Without really thinking about it, most of us behave as if whatever we say or write is received exactly as we intended it by the listener. The illustration at right indicates the usual way that listening is thought of. It is as if we imagine that somehow words magically float from our vocal chords (transmitters) into the ear drums (receptors) of our listeners. We see listening like an equation: words out equal words in.
If we examine that more closely it becomes obvious how inappropriate such a model is for human beings. We are not passive transmitters or receivers; rather, we are active interpreters of what we hear. I will give you two simple examples to demonstrate what I mean.
When a teenager asks a parent, “Can I have some money?” on a Friday night, the parent often answers, “Oh, are you going out tonight?” Of course, the parent could also ask, “Why do you want it?” or “How much do you want?” However, the point I am making is that all of us have a capacity to interpret what was said in a variety of ways; in ways that the words do not directly state. That is true, regardless of your culture.
As another example, imagine a manager starting a meeting by saying, “I have decided to make some changes in this department.” The employees at the meeting could ask, “What kind of changes?” However, someone could hear the manager’s words as a criticism and ask, “Are you dissatisfied with my work?” Someone else might hear it as confrontational and challenge it by saying, “I do not want to change.” Who listened correctly? When you ask a question that implies that there is one “correct” way of listening, you are functioning out of the inappropriate transmitter communication model of words out equals words in. That model is appealing to people because it is easier to act as if there is only one right answer; as if the equation of words out, words in, is true.
Due to a general lack of awareness about the nature of listening, both speakers and listeners are using the same faulty assumptions. Speakers assume that the listener has heard what they said as they intended it. Listeners assume that they have interpreted accurately. In other words, both sides are sure they are right and are convinced that the communication was successfully transmitted. But if a problem arises out of a miscommunication, who is typically blamed for it?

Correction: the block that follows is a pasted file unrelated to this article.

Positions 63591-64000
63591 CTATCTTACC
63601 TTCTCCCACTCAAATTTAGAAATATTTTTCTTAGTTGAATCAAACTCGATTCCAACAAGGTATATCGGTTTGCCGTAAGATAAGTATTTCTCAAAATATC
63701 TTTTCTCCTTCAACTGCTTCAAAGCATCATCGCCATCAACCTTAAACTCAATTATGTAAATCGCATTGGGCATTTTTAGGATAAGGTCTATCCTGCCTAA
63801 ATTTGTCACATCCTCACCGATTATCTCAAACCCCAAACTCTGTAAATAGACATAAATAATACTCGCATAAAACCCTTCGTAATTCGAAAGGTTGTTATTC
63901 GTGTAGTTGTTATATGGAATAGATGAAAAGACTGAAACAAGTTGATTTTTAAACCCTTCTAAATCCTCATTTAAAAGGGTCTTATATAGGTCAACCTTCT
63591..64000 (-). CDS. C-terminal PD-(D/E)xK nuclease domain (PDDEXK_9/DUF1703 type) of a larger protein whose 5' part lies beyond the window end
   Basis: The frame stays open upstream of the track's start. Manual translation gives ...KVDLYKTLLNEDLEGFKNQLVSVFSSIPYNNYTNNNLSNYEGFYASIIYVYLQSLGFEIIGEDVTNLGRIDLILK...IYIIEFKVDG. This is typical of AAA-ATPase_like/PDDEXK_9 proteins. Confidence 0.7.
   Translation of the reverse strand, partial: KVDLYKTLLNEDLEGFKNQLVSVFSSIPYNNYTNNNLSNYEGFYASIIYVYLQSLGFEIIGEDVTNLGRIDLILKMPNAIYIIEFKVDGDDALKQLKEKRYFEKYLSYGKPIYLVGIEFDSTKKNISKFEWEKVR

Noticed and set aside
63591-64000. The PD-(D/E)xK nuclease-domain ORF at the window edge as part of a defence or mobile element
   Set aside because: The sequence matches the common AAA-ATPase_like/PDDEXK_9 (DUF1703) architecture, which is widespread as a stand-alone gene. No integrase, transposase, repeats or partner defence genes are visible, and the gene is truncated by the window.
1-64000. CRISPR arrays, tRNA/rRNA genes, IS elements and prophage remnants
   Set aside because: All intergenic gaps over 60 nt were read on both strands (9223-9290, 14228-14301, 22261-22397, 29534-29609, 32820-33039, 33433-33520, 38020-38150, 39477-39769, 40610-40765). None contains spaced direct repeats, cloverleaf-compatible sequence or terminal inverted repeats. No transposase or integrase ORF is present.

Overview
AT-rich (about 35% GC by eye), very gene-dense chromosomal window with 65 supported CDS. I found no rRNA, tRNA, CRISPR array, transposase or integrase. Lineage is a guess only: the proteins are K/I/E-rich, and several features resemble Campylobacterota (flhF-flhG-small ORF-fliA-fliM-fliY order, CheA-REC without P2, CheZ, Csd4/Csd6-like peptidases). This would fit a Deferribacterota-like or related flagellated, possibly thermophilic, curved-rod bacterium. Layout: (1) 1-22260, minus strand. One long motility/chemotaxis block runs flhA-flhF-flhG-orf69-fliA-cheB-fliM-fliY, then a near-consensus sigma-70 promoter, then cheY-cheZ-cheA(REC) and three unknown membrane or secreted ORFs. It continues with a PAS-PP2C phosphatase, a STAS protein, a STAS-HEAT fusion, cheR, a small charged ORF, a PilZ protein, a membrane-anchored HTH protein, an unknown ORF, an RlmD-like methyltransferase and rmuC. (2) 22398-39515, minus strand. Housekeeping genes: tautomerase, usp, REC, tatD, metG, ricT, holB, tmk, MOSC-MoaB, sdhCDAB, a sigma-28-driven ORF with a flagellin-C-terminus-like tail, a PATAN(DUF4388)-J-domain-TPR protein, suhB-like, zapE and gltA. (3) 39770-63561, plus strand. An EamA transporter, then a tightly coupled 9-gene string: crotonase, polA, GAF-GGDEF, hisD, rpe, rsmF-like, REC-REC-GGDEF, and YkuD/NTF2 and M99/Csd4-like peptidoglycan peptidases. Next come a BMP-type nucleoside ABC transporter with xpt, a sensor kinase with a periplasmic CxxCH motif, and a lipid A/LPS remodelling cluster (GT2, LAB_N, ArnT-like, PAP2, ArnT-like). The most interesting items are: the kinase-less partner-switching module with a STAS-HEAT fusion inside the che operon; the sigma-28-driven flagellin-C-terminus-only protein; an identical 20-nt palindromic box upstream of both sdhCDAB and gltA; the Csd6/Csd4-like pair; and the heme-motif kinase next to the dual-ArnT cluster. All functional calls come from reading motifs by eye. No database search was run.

I have noticed over the decades in my work with clients, from a variety of professions and cultures, that we all share something in common; if there is a miscommunication, most of us blame the listener for not listening correctly. I challenge that. Indeed, I challenge the notion of blame itself. If there is a miscommunication, it is not the speaker’s or listener’s fault. Rather, it is due to the fundamental inexactness of using language. Being aware of that, you can change how you listen, especially when using English as a second language.
Speaking always delivers an approximation of what you mean, regardless of what language you speak or what level of competence you have. Listening is always an interpretation, no matter what language you speak or what level of competence you have. By accepting that reality of speaking and listening, you can see the importance of taking more care and responsibility when communicating within intercultural contexts.
In our own cultures, there is less need for vigilance. That is not because we know the language better but because we have other cues, such as voice tonality, body language and shared values, which can help us navigate the imprecise waters of words. However, within intercultural business contexts you can quickly change how you listen. Remind yourself often that the act of speaking and listening is not an equation.